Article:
- George Mason University and Northern Virginia Community College (NOVA) announced in June a cloud computing degree pathway program in conjunction with AWS Educate, Amazon's cloud technology education initiative. Students in the program will take cloud-based courses at NOVA to prepare for coursework for a four-year Bachelor's degree at George Mason.
- The program builds on NOVA's Associate of Applied Science degree in cloud computing, launched with AWS Educate in 2018, the organizations said. Faculty at George Mason and NOVA collaborated with AWS Educate officials to create the program's curriculum, which will seek to train students for careers in cloud architecture, cybersecurity, "DevOps" and software development.
- The program will launch in the fall of 2020 and is part of the ADVANCE program partnership between the two colleges. In-demand skills and credentials based on competency will be backwards-mapped to verify credentials, the organizations said. Students will also receive membership in the AWS Educate program.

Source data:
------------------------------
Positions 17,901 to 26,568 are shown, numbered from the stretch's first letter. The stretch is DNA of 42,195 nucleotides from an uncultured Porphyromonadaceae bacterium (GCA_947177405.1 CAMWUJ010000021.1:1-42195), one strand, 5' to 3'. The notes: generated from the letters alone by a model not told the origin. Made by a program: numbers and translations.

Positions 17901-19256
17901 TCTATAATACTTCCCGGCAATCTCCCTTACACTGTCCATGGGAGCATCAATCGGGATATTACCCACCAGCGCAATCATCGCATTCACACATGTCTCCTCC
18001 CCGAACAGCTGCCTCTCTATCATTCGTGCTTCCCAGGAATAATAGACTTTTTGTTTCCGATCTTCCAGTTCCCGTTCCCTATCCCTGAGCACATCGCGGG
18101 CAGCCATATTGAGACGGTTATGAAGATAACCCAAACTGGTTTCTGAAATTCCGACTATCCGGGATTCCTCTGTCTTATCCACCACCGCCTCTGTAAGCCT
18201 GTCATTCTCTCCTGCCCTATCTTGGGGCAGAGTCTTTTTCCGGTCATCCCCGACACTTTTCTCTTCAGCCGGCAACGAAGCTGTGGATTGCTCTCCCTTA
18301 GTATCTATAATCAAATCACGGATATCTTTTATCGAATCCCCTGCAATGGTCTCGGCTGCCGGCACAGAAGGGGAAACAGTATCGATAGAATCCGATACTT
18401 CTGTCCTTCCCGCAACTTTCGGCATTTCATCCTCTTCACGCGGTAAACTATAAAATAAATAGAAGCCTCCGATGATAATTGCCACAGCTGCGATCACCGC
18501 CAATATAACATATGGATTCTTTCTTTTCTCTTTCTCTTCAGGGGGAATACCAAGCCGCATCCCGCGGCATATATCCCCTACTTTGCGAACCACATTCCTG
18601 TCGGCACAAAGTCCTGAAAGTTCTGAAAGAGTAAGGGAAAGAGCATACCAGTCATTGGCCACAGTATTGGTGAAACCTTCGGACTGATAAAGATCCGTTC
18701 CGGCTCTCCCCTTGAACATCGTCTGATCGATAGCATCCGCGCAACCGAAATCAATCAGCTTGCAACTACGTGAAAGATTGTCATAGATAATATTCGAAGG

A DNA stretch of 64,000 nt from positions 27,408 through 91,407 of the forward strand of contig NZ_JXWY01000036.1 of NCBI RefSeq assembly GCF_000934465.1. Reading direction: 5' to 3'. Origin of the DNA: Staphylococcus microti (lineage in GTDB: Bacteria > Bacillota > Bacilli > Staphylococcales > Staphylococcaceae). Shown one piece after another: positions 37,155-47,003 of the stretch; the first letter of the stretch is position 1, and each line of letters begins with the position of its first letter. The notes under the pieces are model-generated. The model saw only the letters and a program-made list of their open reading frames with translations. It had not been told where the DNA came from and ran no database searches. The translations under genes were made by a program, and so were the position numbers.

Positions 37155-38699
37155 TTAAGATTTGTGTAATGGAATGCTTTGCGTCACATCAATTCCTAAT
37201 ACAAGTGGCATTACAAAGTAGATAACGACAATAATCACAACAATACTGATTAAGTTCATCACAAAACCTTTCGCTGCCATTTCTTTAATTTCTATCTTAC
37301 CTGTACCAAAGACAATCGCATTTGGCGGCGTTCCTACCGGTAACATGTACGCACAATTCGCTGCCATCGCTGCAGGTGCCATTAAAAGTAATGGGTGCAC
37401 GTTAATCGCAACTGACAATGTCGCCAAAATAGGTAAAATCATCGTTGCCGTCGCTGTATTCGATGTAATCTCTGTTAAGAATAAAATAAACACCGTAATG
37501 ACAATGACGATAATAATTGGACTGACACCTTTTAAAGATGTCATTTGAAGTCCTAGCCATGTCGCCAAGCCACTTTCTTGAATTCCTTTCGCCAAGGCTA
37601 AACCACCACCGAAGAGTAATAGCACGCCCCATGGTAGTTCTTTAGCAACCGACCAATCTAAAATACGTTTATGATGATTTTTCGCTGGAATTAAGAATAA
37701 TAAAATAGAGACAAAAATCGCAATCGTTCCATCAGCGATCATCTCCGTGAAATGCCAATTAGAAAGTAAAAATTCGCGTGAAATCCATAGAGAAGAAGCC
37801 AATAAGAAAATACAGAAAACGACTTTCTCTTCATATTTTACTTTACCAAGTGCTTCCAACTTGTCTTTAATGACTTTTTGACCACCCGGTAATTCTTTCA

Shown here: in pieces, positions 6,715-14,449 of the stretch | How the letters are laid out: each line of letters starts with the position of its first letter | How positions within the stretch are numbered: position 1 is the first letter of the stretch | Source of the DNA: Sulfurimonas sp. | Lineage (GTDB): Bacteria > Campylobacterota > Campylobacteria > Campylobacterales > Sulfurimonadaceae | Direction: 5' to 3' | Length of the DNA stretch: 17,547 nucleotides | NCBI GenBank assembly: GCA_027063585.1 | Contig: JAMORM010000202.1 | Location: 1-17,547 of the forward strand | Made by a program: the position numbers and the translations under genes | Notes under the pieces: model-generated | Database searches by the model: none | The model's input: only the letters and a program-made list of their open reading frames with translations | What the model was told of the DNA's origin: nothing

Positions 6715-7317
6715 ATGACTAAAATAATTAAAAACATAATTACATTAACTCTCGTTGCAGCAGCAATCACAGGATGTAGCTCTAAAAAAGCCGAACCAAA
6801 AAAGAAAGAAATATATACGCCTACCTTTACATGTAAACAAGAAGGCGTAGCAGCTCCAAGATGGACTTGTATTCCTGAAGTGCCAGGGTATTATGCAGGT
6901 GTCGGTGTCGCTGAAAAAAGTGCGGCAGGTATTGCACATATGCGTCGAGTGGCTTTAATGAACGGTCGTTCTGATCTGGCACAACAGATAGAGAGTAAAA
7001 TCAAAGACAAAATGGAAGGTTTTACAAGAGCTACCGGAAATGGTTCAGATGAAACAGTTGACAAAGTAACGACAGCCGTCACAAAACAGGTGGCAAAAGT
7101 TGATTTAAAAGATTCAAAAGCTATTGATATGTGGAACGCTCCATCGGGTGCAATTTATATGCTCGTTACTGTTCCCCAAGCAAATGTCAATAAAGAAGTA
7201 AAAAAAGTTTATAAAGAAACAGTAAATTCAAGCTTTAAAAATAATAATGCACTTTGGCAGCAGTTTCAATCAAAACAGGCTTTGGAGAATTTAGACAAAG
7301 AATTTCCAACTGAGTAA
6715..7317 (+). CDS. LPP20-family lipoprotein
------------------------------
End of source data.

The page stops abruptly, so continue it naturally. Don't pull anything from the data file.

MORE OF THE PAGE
Cloud computing is one of the most in-demand skills in 2019, according to a recent report by LinkedIn Learning, due to the fact that more companies are hoping to expand their use of cloud architecture. But as with other roles in the information technology space, even employers in large U.S. cities have had difficulty meeting demand for cloud computing professionals.
The fact that Amazon is partnering with NOVA and George Mason on the pathway program may also be interesting for observers given the company's recent expansion into the Northern Virginia area, which will soon host the company's second headquarters, dubbed HQ2. One of the main draws for Amazon to the region was its access to local universities, CIO Dive reported. On the day Amazon made its HQ2 announcement, George Mason announced an expansion to one of its campuses to develop its computing programs and research.
The AWS Educate collaboration is just one example of the many cities, businesses, government organizations, NGOs and other partners that have collaborated with universities and colleges to upskill workers and students in the past few years. Employers facing a thin talent market may need to evaluate whether unexplored partnership opportunities exist that could help them build out understaffed teams, or operate in areas of business need.